Wednesday, February 25, 2009

Turkish Airlines tops European 'Crash list'

Turkish Airlines had not an accident in six years before today’s crash. The last time that one of the airline’s planes crashed was in January 2003 when an Avro RJ100 crashed during a domestic flight from Istanbul to Diyarbakir. 75 of the 80 passengers were killed.
But Turkish Airlines had a number of accidents in the previous years. The airline got a bad reputation with regard to safety. The website keeps track of all modern-day civil aviation accidents worldwide and figures from the site indicate that Turkish Airlines has one of the highest accident rates in Europe. Scroll all the way down.
According the site (after quick investigations by Dutch newspapers), Turkish Airlines tops the Crash list in Europe and belongs to the top-5 worldwide. looks after each airline company their accidents and compares it with the total of deaths by crash related to the total amount of flights. Not one European airliner comes above the score of 1.0, but Turkish Airlines ranks 3.58. And this number was that of yesterday. BA has a score of 0.22, KLM of 0.88. So you are more likely to crash with a Turkish Airlines flight.
Next time, perception or not, the better service of Turkish airlines or not, KLM will be my carrier, at least for the time being.

Amsterdam Schiphol, Turkish Airline plane crashed - update

A Turkish Airlines passenger plane from Istanbul with 135 people on board has crashed near Amsterdam's Schiphol airport this morning. It was a TYA flight departed this morning 07.55am from Istanbul.
The Boeing 737, which appears to have only just missed the landing runway, has broken into three parts, but is said not to be on fire. I just got the news through twitter.
There are confirmed reports of 9 dead, including the 3 crew members in the cockpit.
Weird was that a couple of minutes after the crash, people started to make phone calls.
I prefer Turkish Airlines over Royal Dutch KLM, and will continue doing so...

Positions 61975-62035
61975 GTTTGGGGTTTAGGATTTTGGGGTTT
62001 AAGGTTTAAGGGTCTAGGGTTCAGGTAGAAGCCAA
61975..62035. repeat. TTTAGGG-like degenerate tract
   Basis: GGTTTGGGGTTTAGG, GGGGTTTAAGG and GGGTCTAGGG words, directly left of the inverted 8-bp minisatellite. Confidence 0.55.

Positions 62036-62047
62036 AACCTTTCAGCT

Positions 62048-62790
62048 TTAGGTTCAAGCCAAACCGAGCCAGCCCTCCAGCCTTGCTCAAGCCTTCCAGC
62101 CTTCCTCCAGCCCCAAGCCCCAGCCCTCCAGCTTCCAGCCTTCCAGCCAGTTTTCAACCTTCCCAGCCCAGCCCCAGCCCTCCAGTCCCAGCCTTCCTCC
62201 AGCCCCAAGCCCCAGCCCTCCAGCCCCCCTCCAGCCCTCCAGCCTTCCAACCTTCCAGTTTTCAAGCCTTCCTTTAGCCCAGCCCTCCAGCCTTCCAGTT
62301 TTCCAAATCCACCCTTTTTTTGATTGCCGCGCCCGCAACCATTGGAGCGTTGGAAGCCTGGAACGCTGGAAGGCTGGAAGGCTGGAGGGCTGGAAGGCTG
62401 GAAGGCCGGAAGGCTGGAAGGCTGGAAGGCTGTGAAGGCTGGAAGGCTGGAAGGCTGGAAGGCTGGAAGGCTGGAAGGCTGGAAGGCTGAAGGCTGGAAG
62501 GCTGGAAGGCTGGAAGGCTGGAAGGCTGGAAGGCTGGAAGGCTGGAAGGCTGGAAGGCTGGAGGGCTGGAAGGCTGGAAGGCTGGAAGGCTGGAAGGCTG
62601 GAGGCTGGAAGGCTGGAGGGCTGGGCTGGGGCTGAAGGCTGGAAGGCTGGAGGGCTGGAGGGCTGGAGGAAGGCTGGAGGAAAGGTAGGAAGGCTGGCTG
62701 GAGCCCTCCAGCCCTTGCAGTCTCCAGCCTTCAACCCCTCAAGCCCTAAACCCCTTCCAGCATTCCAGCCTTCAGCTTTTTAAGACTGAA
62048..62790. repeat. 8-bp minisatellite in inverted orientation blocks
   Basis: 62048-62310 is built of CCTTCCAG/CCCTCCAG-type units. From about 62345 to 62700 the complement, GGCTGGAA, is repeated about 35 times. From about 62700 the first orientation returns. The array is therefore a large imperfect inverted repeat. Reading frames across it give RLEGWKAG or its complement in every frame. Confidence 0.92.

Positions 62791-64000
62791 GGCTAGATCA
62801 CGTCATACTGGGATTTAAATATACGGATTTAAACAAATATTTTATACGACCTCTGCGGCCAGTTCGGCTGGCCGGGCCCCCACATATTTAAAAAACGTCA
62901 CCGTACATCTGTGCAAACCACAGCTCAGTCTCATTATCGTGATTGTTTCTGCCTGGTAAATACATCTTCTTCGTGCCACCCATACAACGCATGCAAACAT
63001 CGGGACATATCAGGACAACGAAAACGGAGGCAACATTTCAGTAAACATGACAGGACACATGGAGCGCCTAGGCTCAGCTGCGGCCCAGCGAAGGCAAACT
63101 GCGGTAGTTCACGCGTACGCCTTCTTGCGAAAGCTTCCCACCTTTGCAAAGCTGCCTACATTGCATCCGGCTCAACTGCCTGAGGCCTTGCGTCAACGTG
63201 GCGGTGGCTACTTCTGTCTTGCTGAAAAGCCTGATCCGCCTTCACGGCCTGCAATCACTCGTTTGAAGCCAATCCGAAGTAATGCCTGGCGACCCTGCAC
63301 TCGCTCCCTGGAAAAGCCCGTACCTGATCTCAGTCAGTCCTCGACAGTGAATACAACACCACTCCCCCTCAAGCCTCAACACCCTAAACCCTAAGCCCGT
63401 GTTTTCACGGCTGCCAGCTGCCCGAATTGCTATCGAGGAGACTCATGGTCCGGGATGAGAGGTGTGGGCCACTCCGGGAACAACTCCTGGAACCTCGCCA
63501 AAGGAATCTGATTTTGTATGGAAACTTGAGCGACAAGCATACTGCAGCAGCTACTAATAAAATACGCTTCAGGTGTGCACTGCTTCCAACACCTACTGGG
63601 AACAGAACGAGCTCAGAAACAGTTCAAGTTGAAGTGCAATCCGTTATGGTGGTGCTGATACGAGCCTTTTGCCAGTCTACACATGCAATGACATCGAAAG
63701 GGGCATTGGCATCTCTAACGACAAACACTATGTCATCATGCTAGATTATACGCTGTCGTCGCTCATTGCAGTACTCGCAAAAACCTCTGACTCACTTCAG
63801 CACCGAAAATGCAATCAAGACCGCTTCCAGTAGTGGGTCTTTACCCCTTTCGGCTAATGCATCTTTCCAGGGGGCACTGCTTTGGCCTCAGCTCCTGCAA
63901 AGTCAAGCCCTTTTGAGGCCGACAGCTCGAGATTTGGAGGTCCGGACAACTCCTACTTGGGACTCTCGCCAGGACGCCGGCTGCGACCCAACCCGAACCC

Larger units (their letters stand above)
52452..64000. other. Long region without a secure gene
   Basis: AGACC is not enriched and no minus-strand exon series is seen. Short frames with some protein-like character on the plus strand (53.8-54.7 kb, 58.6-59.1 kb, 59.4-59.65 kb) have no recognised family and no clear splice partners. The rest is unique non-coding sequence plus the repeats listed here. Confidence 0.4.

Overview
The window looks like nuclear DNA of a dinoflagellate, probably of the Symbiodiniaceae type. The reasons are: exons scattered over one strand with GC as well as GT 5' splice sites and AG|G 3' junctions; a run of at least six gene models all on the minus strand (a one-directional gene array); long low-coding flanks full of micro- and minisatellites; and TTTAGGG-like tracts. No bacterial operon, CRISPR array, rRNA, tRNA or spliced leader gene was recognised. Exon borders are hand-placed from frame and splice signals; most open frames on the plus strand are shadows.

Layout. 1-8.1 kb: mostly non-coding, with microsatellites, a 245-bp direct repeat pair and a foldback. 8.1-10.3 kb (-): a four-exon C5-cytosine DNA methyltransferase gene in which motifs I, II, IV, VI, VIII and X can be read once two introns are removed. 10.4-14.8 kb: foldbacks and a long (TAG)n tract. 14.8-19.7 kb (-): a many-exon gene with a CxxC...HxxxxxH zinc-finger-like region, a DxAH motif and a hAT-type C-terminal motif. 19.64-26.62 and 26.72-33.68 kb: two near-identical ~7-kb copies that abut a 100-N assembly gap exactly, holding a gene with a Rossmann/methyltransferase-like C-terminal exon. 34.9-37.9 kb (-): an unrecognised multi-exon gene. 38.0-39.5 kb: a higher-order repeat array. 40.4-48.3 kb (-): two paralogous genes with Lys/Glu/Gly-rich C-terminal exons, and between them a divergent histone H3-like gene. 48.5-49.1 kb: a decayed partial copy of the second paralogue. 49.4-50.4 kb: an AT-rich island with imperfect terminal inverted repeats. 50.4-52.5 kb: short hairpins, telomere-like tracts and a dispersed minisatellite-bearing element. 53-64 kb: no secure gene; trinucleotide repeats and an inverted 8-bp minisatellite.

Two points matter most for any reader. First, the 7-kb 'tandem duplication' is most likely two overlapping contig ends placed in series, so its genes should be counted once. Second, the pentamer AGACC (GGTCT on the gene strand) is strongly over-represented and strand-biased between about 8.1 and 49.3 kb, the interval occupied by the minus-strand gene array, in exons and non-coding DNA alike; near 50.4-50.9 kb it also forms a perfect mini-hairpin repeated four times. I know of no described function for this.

As far as I know, no close connections of me in this flight, but you never know.
Update: 9 dead, 50 injured of 25 severely injured.
It was annoying to see, until the very last moment, that the Turkish authorities was denying that there were casualities. This is also a traumatic experience of the survivors.
Update; yes, a friend, his wife and daughter were on the plane, but safe.
Update: 84 injured, 6 critical
Update: Turkish daily Hurriyet and Turkish government take their fight over the dead bodies to another level: accusing each other for misinformation. Guess what: f'ck you idiots!
Livestream here, in Dutch.

The ruling of the ECJ in favor of Turkish business people

Below you will find an article called: '70 million Turkish businessmen' rejoice.

Last week the European Court of Justice ruled in favor of two Turkish truck drivers; EU countries have no right to implement new rulings against Turkish 'service providers' when entering the EU based upon an agreement between Turkey and then the EEC, the forerunner of the EU in 1970.

There are four points which are not mentioned:

1) Restrictions made prior to the 1970 agreement are still there.

2) The EU asked Turkey to sign a non-participation agreement so that third-parties (individuals of other countries - read: Iran, Iraq, Syria etc. - ) can not use the same reasons as Turks to enter one of the EU countries through Turkey. Turkey refused to do so, and therefore the EU afraid of an influx of refugees keep the borders tight with Turkey.

3) I never experienced that an application for visa of a Turkish business person was denied.
4) Every time when a Turkish citizen wants to leave the country, he/she has to pay 15 YTL at the airport (was 50 USD until 2 years ago). When Turkish business people can show their government that their business abroad is sustainable, they have to pay only once this taxs, but it still difficult to proof for it, especially Small and Medium size companies. Most Turks experience this as needless control, and harrasment.

'70 million Turkish businessmen' rejoice

By our correspondent Bernard Bouwman

The global financial crisis has hit Turkey hard. Just as in the United States and Europe, job losses are the order of the day. But in spite of it all, the Turks still have something to celebrate. For the European Court of Justice has ruled in favour of two Turkish plaintiffs who were sick of having to move heaven and earth in order to obtain a visa to travel to an EU country.
The press is jubilant and the business community has immediately called for assurances that this verdict not be allowed to disappear into the back of a drawer. As they see it, the Turkish government should immediately enter into negotiations with the EU's member states to ensure that the verdict has tangible consequences.
Continue reading herrreee

Day Opening - February 25

"Tablado Flamenco" by Fabian Perez.